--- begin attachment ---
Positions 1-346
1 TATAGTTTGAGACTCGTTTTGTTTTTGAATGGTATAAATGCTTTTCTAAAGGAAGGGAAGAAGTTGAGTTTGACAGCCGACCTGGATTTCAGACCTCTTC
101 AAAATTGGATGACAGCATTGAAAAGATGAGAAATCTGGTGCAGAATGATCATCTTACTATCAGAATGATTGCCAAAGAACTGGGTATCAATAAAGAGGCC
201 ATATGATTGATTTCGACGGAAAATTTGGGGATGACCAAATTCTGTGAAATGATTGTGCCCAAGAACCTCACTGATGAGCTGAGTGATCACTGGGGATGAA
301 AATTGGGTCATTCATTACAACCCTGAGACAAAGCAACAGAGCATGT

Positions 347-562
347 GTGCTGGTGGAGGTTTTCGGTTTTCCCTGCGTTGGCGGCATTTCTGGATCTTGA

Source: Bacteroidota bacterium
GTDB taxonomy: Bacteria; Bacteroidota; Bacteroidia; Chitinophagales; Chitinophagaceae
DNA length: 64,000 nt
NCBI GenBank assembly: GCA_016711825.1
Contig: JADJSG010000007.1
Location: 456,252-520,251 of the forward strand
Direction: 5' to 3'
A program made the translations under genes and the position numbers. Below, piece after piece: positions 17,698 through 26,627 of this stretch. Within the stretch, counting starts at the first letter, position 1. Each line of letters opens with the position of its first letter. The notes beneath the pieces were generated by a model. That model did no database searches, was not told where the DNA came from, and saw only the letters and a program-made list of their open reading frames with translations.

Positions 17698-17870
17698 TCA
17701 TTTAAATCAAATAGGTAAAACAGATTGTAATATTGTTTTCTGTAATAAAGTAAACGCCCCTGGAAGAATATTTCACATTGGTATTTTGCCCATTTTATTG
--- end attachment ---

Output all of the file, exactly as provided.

Positions 1-346
1 TATAGTTTGAGACTCGTTTTGTTTTTGAATGGTATAAATGCTTTTCTAAAGGAAGGGAAGAAGTTGAGTTTGACAGCCGACCTGGATTTCAGACCTCTTC
101 AAAATTGGATGACAGCATTGAAAAGATGAGAAATCTGGTGCAGAATGATCATCTTACTATCAGAATGATTGCCAAAGAACTGGGTATCAATAAAGAGGCC
201 ATATGATTGATTTCGACGGAAAATTTGGGGATGACCAAATTCTGTGAAATGATTGTGCCCAAGAACCTCACTGATGAGCTGAGTGATCACTGGGGATGAA
301 AATTGGGTCATTCATTACAACCCTGAGACAAAGCAACAGAGCATGT

Positions 347-562
347 GTGCTGGTGGAGGTTTTCGGTTTTCCCTGCGTTGGCGGCATTTCTGGATCTTGA

Source: Bacteroidota bacterium
GTDB taxonomy: Bacteria; Bacteroidota; Bacteroidia; Chitinophagales; Chitinophagaceae
DNA length: 64,000 nt
NCBI GenBank assembly: GCA_016711825.1
Contig: JADJSG010000007.1
Location: 456,252-520,251 of the forward strand
Direction: 5' to 3'
A program made the translations under genes and the position numbers. Below, piece after piece: positions 17,698 through 26,627 of this stretch. Within the stretch, counting starts at the first letter, position 1. Each line of letters opens with the position of its first letter. The notes beneath the pieces were generated by a model. That model did no database searches, was not told where the DNA came from, and saw only the letters and a program-made list of their open reading frames with translations.

Positions 17698-17870
17698 TCA
17701 TTTAAATCAAATAGGTAAAACAGATTGTAATATTGTTTTCTGTAATAAAGTAAACGCCCCTGGAAGAATATTTCACATTGGTATTTTGCCCATTTTATTG